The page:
What should we be learning from post-war Japanese industry practices?

This is a question that is unlikely to be at the forefront of your minds. But should it be? Could these sixty year-old ideas be what we need – a framework to drive our own ideas, improvements, and transformation?

Some background

William Edwards Deming (1900–1993) was a US engineer and statistician. He is best known for his work in Japan in the post-war years and in particular his 14 principles. A set of rules for managers to transform business effectiveness.

A devastated Japanese industry embraced the ideas proposed by Edwards Deming. The result was a dramatic rise in quality and efficiency. This played a key part in their so-called, “economic miracle.”

Japanese manufactured TVs from the post-war boom

As fascinating as that is… *yawn* How is this relevant to us?

History is always fascinating (to me at least). But for those of you still unconvinced – here are some direct by-products of the 14 principles. These examples might convince you of their importance.

The Agile manifesto and Lean manufacturing

These 14 principles influenced the creation of the Agile Manifesto as well as related methodologies such as Lean manufacturing.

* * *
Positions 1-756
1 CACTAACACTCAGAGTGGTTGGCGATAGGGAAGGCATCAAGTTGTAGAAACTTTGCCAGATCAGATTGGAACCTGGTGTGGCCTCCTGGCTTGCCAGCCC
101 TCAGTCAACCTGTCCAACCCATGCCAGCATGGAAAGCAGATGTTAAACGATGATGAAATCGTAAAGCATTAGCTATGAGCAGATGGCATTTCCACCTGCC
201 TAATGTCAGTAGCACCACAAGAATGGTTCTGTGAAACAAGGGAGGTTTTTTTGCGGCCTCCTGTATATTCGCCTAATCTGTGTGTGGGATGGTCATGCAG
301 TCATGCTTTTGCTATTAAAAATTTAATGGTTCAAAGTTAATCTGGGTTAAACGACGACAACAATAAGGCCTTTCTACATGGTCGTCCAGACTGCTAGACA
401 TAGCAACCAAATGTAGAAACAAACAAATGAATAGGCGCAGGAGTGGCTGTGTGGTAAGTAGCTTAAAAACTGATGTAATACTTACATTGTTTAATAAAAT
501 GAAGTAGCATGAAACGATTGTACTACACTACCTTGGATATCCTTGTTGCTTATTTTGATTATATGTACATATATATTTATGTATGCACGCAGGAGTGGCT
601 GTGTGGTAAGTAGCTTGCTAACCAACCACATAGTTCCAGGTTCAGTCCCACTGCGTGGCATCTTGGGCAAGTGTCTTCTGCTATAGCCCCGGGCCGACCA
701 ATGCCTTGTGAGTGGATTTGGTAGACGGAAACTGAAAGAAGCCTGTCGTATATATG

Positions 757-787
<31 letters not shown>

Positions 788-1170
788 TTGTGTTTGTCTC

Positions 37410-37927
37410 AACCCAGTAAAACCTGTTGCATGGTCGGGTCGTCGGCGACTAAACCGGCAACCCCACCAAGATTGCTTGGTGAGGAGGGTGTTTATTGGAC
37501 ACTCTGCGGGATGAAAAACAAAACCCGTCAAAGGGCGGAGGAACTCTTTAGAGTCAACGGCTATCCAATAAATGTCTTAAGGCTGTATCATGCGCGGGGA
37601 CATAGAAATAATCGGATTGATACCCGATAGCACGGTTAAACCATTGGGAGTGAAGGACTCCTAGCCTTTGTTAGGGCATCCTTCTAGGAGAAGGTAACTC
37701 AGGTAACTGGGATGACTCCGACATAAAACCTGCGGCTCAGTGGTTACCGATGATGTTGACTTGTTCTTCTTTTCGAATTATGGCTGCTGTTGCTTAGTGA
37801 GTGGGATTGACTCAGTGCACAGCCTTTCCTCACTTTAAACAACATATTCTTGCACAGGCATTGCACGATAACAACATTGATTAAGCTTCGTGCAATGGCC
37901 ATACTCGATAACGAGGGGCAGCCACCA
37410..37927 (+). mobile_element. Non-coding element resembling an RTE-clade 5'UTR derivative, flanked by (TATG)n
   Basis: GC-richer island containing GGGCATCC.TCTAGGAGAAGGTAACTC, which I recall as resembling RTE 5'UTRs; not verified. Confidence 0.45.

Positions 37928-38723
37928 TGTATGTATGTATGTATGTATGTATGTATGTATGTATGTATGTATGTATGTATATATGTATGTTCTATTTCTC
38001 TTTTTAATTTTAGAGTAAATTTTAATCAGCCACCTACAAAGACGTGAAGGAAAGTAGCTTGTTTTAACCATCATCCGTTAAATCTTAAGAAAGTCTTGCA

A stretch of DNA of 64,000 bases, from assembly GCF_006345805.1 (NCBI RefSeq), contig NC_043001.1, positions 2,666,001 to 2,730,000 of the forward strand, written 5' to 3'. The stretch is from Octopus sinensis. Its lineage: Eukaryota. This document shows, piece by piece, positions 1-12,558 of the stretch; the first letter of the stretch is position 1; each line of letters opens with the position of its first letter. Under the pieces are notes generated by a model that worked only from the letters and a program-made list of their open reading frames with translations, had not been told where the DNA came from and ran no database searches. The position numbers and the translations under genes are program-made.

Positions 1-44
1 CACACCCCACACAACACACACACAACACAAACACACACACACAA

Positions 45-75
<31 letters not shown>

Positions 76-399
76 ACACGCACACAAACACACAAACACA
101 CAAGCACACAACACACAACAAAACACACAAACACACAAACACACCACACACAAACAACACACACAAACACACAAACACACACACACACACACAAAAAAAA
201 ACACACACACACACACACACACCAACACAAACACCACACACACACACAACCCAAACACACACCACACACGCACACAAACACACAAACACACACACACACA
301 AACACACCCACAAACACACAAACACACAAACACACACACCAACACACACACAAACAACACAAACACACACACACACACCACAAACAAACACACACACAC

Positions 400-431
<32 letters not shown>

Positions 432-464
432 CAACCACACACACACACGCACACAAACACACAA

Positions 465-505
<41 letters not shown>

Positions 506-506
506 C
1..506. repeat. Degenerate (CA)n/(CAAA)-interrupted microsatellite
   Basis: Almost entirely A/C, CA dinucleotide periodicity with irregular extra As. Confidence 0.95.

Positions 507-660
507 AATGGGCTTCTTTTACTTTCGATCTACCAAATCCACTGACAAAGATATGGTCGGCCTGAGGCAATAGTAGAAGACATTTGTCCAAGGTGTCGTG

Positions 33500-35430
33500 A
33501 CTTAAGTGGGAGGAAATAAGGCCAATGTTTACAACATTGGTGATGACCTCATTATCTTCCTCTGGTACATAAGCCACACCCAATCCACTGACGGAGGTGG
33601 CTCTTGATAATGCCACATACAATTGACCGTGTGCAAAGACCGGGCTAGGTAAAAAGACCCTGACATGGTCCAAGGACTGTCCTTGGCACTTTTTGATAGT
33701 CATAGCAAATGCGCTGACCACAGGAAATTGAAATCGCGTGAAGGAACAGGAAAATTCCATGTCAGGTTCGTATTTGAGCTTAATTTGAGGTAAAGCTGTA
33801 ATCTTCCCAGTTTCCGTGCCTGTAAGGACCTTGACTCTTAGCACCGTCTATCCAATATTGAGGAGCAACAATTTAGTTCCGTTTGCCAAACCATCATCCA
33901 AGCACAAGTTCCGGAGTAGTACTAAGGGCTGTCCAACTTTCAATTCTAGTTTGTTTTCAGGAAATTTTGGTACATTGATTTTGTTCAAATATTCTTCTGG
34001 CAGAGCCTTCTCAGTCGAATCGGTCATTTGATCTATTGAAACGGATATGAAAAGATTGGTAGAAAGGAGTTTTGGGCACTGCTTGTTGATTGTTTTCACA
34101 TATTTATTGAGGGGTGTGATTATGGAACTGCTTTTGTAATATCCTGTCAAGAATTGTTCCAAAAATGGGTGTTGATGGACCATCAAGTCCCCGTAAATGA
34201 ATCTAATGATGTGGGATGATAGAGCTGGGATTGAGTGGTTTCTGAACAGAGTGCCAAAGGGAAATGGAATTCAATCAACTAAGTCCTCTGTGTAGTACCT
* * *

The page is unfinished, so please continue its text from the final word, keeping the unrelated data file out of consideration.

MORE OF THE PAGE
Kanban

Kanban also came about of this movement in the late 40s and early 50s. This is a tool in use by many of us around the business on a daily basis to manage the tracking of tasks and their progress.

A development kanban in use

Continuous improvement and PDCA

The modern practice of continuous improvement can trace it’s roots back to his work. The plan–do–check–act (PDCA) cycle controls the continual improvement of processes and products.

The 14 principles in summary

Here are some of the key points distilled down.

  • Create a shared vision and purpose
  • Open up communication and break down silos
  • Improve constantly and forever
  • Drive out fear
  • Transformation is everybody’s job
  • Focus on quality instead of quotas
  • Check quality at every stage
  • Training and self-improvement

The full set of principles can be found here.

Making transformation everybody’s job

These 60 year-old ideas still feel very relevant. Especially, in our current mode of transformation and open debate. With a drive for continuous improvement, increased efficiency, and higher quality of output. Might it be worth going back to the foundations of these concepts for guidance?

What can you learn by asking yourself, “How can I apply these 14 principles to my work or function?”

Are these a checklist we can be using? How can we build on these and make them relevant to us today?

Did anyone read this far?

If so then thanks for persevering. Let me know if you if you found this article useful and want to read more pieces like this.